Perhaps should have stayed dead.
released 11 April 2015 | 12 | Blu- ray/ DVD
Director Paul McGuigan
Cast Daniel Radcliffe, James McAvoy,
Jessica Brown Findlay, Andrew Scott
Mary Shelley’s genre-catalysing classic work of literature has been given the electrode rebirth treatment so many times through the years that any new take needs to offer something truly fresh, or it’ll come off smelling rotten and burned to a crisp. Sadly, despite boasting a promising creative team on both sides of the camera, Victor Frankenstein must unfortunately shamble off to a place among the tarnished, the stinking and the lacklustre.
It was all so full of promise, with Daniel Radcliffe, who’s found interesting work in his post- Potter career, paired with James McAvoy, someone who usually delivers sparky, engaged performances. Bolt on a script from Chronicle’s Max Landis, no stranger to putting a new spin on seemingly wellworn concepts, and add the eye of Paul McGuigan, a director of mixed success on the big screen who’s earned hefty praise for TV’s Sherlock... Surely together they can cook up something of a postmodern Prometheus? The answer, regrettably, is no.
McAvoy and Radcliffe give it their all, trying to make invigorating versions of Victor Frankenstein ( a typically wild intellectual brought low by his own ambitions) and assistant Igor ( his hunched back quickly solved in this instance), who meet unexpectedly and form a dangerous partnership. Yet the tweaks to their characters – particularly Radcliffe’s Igor, who starts as a circus freak who’s also taught himself anatomy – feel like they’ve barely moved past the first new idea or two, and rarely seem to blend with the film’s other notions. There’s a real grab- bag of concepts on display here: Frankenstein has daddy issues; the duo’s early experiments with a chimpanzee make a stab at broad comedy; and the calculating, pious police inspector ( Andrew “Moriarty” Scott, initially dialling down the cackle in favour of buttoned- down) wants to channel the usual pitchforkwielding villagers. It just. Doesn’t. Work. Victor Frankenstein is neither as fun as it seems to think it is, nor as serious as it intends to be during the predictably monstrous climax.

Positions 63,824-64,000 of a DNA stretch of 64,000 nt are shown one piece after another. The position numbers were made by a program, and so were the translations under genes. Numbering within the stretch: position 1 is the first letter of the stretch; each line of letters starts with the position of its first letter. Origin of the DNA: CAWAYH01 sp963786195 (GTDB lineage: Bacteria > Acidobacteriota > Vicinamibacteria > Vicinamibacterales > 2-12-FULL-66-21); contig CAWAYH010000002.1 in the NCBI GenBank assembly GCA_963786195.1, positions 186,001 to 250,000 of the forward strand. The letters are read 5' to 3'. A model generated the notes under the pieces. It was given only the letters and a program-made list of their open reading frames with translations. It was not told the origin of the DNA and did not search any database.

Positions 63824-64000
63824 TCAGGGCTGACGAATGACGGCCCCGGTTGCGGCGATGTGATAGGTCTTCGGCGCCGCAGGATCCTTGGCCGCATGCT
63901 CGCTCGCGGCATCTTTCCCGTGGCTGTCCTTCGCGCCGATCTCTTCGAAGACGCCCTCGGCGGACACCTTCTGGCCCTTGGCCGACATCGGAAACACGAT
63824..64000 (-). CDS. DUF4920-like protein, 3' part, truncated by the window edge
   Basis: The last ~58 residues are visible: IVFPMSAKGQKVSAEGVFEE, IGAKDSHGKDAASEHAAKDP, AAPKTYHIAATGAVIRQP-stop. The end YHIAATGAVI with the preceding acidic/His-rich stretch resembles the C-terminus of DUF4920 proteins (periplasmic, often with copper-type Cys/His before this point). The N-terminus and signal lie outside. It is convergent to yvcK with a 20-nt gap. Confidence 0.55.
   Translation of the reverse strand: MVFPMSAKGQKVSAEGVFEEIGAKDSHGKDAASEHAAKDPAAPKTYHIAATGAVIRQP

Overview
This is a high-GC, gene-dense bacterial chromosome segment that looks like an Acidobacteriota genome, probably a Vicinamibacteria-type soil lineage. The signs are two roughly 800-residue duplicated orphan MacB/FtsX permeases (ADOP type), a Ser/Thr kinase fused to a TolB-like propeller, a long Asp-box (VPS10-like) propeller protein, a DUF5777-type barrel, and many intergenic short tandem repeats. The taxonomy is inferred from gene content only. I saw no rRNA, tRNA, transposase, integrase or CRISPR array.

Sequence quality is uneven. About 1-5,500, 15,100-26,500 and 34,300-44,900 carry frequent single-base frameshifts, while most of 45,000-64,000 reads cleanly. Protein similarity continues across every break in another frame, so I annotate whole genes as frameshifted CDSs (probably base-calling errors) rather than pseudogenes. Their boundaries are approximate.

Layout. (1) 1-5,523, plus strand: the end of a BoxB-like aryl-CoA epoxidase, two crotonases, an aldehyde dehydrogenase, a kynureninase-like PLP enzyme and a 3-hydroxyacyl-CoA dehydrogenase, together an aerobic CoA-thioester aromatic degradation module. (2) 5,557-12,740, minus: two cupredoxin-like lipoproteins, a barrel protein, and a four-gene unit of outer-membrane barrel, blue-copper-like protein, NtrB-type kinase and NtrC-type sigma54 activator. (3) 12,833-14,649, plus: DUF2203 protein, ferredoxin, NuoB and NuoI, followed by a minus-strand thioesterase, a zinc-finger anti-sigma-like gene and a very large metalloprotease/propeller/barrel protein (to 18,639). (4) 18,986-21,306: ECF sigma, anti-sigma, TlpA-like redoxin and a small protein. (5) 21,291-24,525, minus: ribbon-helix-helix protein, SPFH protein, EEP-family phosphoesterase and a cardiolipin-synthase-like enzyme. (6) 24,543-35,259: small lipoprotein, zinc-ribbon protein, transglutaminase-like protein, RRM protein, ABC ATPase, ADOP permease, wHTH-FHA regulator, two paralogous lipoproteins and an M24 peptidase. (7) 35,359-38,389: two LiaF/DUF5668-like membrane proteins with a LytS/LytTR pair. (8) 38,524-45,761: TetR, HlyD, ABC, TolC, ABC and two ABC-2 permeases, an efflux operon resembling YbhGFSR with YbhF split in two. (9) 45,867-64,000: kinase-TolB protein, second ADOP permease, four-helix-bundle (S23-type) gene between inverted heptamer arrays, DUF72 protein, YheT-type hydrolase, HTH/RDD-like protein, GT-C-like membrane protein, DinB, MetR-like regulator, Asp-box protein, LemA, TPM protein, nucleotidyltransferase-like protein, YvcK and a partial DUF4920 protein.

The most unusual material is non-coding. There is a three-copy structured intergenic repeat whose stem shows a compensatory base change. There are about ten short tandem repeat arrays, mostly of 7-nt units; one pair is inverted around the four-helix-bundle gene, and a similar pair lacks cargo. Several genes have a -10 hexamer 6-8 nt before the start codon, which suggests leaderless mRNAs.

Talking of Scott, McGuigan’s stylistic choices mean this initially feels like a Sherlock spin- off – all whizzy graphical overlays for the Science Bits and the way the title character is introduced. The show’s cast are also dotted about, with Mark Gatiss ( Mycroft), Louise Brealey ( Molly) and Andrew Petrie ( who guest- starred in one episode) all showing up. If you were to play a drinking game about people or ideas borrowed from Sherlock during the early parts of the film, you’d be slurring your words after half an hour.
All involved clearly wanted to make it work more smoothly than it does, but they just can’t seem to
As missed opportunities go, one of the biggest of last year
find the right spark. Landis’s script largely gives Radcliffe and McAvoy ham to chew on, and when you throw in nods to better versions of the story, such as James Whale’s 1931 effort and Mel Brooks’s Young
Frankenstein ( listen out for someone mis- pronouncing the doctor’s name), you’re only going to pale in comparison. And when the script tries to shoehorn in real emotion and explore Victor’s drives, it sits uneasily with all the wackiness, coming across as sentimental and false. Plus, despite an obvious yearning to be as active and modern- feeling as, say, Guy Ritchie’s Sherlock Holmes, the film gives the likes of Jessica Brown Findlay ( who plays Igor’s acrobat love interest, Lorelei) nothing to do. By the time it rushes to the big, effects- laden conclusion, you’ll have ceased caring.
What does work? Well, some of the production design is impressive, with the doctor’s lab particularly funky, full of gears and scientific equipment. But even that’s let down by the fact that the London backgrounds are murky muddles, and rarely look like a good use of CG. Scott is largely good value, and Charles Dance makes an impact in a small yet pivotal role. But as missed opportunities go, this was one of the biggest to hit cinema screens last year – failing to come alive despite everything its different parts brought to it.
Extras A Making Of and photo galleries of production designs and on- set photography feel like the least they could have done – and they did. The Blu- ray release adds an assortment of deleted scenes ( 14 minutes). James White
The name of Victor’s brother, Henry, is a nod to the name of the doctor in 1931’ s classic film adaptation.
The hospital’s new cleaners were rubbish.
“This rice pudding hasn’t worked!”